What’s Hampering Energy Transfer’s Recent Performance?


Nov. 20 2020, Updated 1:32 p.m. ET

Despite solid earnings growth in the last several quarters, Energy Transfer’s (ET) performance has failed to pick up. Midstream companies are indirectly exposed to commodity prices through production levels.

If crude oil and natural gas prices stay low, upstream producers generally trim production. Reduced production results in lower throughput volumes, ultimately creating less business for midstream companies. Thus, crude oil prices have continued to drive Energy Transfer stock.

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After a fairly strong start in January, Energy Transfer stock has mostly traded in a narrow range this year. Over the past 12 months, the correlation coefficient between crude oil and ET was 0.52, suggesting a moderately positive linear relationship. In this period, ET and the Energy Select Sector SPDR ETF (XLE) fell 13%, largely following crude oil. Kinder Morgan (KMI) and Enterprise Products Partners (EPD) rose approximately 17% and 7%, respectively, in the past 12 months. The Alerian MLP ETF (AMLP) lost almost 2% in the period. ET makes up more than 10% in AMLP.

Superior earnings growth

Since 2015, Energy Transfer’s adjusted EBITDA rose at a handsome compound annual growth rate of 17%, higher than many of its peers. This superior growth came largely from its growth and expansion projects, which transported higher volumes. Energy Transfer has given a 2019 adjusted EBITDA guidance range of $10.6 billion–$10.8 billion, which suggests a potential increase of ~20% YoY. At the same time, analysts expect sluggish growth from peers Kinder Morgan and Enterprise Products Partners this year.

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Energy Transfer reported a distributable cash flow of $1.66 billion in the first quarter—a rise of 39% compared to the first quarter of 2018. The company’s distribution coverage ratio was 2.07x in the first quarter. Interestingly, its management expects annual long-term distribution coverage of ~1.7x–1.9x. A coverage ratio of above 1 implies that the company is generating enough cash to pay to its shareholders. Peer Enterprise Products Partners had a distribution coverage ratio of 1.1x in the first quarter. However, Energy Transfer hasn’t increased its distribution for more than a year now, which might bother investors.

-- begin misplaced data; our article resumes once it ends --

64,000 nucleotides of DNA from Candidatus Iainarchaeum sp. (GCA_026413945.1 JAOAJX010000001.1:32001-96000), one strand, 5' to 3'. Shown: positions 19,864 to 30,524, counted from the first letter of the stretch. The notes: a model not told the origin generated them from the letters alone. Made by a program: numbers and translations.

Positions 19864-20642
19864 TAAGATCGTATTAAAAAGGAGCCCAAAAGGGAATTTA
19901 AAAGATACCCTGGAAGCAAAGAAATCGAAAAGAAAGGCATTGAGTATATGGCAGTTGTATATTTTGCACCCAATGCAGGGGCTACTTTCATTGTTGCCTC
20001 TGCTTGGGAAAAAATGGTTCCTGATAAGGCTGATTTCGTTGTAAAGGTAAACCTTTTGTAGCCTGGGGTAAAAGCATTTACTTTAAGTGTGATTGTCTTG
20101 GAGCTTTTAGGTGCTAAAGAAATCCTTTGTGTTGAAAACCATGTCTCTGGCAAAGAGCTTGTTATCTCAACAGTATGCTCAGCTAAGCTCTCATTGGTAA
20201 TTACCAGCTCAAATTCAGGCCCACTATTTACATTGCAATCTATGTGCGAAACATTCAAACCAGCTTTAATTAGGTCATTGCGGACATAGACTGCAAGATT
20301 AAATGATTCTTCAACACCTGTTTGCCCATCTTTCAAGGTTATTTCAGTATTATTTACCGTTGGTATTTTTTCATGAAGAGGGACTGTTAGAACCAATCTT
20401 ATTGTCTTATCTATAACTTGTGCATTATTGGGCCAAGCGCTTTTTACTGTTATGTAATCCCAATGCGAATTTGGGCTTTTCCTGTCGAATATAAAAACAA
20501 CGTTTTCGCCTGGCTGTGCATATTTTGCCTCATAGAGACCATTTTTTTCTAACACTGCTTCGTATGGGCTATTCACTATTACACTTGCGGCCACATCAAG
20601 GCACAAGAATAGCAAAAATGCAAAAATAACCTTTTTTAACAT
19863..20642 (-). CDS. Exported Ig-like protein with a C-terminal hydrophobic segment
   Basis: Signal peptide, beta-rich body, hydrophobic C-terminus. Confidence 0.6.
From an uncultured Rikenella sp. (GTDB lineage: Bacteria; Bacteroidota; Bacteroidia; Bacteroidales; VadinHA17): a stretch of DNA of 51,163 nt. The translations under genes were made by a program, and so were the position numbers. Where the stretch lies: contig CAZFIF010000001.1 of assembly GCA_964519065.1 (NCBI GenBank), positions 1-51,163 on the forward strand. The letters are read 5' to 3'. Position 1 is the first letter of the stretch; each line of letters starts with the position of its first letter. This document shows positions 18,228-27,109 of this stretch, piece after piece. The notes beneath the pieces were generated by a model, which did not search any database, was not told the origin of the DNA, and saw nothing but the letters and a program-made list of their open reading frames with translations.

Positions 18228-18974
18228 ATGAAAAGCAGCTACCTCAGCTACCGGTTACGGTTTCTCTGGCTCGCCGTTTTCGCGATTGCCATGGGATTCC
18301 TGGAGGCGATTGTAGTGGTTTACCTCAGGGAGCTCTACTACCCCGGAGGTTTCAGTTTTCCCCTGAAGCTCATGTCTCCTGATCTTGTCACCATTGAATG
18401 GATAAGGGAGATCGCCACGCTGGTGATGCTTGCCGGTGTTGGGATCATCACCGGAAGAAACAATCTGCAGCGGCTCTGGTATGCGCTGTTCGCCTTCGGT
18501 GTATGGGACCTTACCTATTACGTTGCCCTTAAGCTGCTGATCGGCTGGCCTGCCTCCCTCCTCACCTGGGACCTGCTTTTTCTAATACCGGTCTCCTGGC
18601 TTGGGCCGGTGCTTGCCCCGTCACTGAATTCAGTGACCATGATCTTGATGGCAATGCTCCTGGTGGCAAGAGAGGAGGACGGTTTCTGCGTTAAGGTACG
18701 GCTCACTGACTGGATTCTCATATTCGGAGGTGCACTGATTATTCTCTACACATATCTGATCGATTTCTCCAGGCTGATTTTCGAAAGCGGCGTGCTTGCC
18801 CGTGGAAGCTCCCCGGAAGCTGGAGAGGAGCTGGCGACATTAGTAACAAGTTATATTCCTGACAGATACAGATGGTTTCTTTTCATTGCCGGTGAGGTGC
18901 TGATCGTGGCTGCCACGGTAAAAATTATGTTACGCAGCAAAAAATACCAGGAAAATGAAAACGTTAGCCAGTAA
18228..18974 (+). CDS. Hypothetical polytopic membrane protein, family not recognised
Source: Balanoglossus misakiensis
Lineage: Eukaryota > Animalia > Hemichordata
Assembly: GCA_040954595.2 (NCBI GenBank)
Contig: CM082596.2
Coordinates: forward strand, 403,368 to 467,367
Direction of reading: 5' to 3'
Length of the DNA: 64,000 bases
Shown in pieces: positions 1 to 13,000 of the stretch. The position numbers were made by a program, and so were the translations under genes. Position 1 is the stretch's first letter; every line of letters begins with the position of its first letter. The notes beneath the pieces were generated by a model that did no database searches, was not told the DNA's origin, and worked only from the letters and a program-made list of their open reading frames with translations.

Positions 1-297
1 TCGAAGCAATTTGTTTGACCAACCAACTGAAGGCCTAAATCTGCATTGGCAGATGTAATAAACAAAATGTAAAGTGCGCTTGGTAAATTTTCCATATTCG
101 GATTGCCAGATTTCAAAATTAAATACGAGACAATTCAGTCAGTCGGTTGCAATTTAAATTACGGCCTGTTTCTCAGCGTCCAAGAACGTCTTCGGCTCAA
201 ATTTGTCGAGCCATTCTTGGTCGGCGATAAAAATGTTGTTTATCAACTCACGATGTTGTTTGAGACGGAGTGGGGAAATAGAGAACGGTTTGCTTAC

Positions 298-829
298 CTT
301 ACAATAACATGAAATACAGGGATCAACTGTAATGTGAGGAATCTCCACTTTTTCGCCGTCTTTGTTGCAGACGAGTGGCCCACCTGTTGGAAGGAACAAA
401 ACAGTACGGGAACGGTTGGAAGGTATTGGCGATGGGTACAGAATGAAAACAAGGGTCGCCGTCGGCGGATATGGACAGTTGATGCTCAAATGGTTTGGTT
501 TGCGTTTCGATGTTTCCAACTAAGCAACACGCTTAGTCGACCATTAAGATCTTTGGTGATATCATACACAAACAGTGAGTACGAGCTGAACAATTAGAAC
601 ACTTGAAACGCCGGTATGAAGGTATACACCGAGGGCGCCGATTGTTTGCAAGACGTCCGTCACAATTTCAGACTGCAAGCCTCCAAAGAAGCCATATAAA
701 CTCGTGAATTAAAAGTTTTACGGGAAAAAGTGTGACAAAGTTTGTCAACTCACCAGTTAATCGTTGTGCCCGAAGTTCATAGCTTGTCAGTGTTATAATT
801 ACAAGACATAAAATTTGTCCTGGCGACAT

Energy Transfer simplified its structure last year and removed incentive distribution rights. The new unit after acquiring Energy Transfer Partners provided $2.5 billion–$3.0 billion in cash to pay for growth projects.

Energy Transfer’s growth projects

Energy Transfer’s Crude Oil Transportation and Services segment has been its main growth driver in the last few quarters. The segment has benefited from higher transported volumes mainly through Texas pipelines and the Bakken pipeline. Along with the crude oil segment, ET is betting big on the NGLs (natural gas liquids) and Refined Products segments as well. Of Energy Transfer’s $5 billion planned investment in 2019, 60% is allocated to NGLs, including projects such as the Lone Star Express pipeline and the Mariner East System. According to Bloomberg, ET is mulling the sale of its 33% stake in the Rover pipeline. It came online last year and carries Appalachian natural gas to customers in Ohio, Michigan, and Ontario. The sale is expected to fetch around $2.5 billion.

Expansion in China

Energy Transfer is looking to expand in China despite the ongoing trade tensions between China and the US. The midstream titan set up an office in China in April to better meet its ethane and LNG (liquified natural gas) demand. Chinese demand for LNG will likely play a big role in the US natural gas industry. With several growth projects coming online in the next few years, Energy Transfer seems well placed for continued healthy earnings growth going forward.

To learn more about Energy Transfer’s price targets and analysts’ views, read Analyzing MLPs With Solid Total Return Potential.


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